On the other hand, adopting an intentionally inclusive approach (as LAUNCH Food did) and inviting applications from any innovators working toward the broad goals of “increasing affordable and accessible supply of nutritious food” and/or “improving healthy eating habits”appeared to work for them in terms of greatly expanding their pool of applicants, and also providing a useful contribution towards landscaping the global trends within nutrition innovations. The challenges mentioned above around selection and collective geographical impact did emerge as expected, but it was a trade-off that the LAUNCH Food team were comfortable with in the context of this particular program.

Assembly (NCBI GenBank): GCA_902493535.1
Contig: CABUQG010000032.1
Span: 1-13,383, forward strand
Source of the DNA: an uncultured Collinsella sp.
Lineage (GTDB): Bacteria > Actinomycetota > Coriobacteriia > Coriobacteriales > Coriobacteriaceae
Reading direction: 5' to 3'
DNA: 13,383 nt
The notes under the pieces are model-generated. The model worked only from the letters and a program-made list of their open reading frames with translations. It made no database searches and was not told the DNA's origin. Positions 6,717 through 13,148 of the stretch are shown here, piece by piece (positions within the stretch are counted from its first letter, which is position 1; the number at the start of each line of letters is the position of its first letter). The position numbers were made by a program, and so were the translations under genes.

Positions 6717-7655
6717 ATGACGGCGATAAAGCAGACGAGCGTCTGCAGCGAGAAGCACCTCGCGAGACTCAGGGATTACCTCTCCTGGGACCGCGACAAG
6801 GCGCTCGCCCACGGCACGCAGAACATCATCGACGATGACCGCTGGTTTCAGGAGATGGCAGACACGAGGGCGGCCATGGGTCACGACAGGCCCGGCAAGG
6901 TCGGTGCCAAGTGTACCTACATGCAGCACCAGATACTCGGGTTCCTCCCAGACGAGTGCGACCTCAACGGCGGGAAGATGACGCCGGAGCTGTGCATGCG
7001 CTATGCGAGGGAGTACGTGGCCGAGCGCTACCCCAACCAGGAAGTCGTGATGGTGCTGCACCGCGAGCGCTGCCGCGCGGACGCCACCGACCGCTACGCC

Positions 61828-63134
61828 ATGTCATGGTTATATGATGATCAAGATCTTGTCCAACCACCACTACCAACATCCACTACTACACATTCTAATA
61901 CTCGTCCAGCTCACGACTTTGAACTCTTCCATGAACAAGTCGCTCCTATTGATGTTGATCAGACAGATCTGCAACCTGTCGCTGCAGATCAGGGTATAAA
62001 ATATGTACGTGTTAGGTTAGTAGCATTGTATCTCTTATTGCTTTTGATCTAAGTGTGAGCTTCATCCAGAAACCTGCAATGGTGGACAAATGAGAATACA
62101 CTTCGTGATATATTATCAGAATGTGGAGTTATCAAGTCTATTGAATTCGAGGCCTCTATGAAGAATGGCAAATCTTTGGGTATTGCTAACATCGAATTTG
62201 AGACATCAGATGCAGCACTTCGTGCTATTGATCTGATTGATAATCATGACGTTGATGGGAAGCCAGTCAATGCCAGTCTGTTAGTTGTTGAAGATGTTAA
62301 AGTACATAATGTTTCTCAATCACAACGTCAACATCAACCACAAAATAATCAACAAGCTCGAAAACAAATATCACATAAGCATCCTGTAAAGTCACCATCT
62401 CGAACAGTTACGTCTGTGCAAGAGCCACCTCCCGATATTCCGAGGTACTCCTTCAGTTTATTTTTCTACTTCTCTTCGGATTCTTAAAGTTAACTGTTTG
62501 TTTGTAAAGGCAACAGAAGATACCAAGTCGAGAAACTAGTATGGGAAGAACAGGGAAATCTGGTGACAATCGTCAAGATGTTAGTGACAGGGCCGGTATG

2. When selecting innovators for acceleration, think about the influence their stages of development can have on the overall cohesion and experience of the cohort.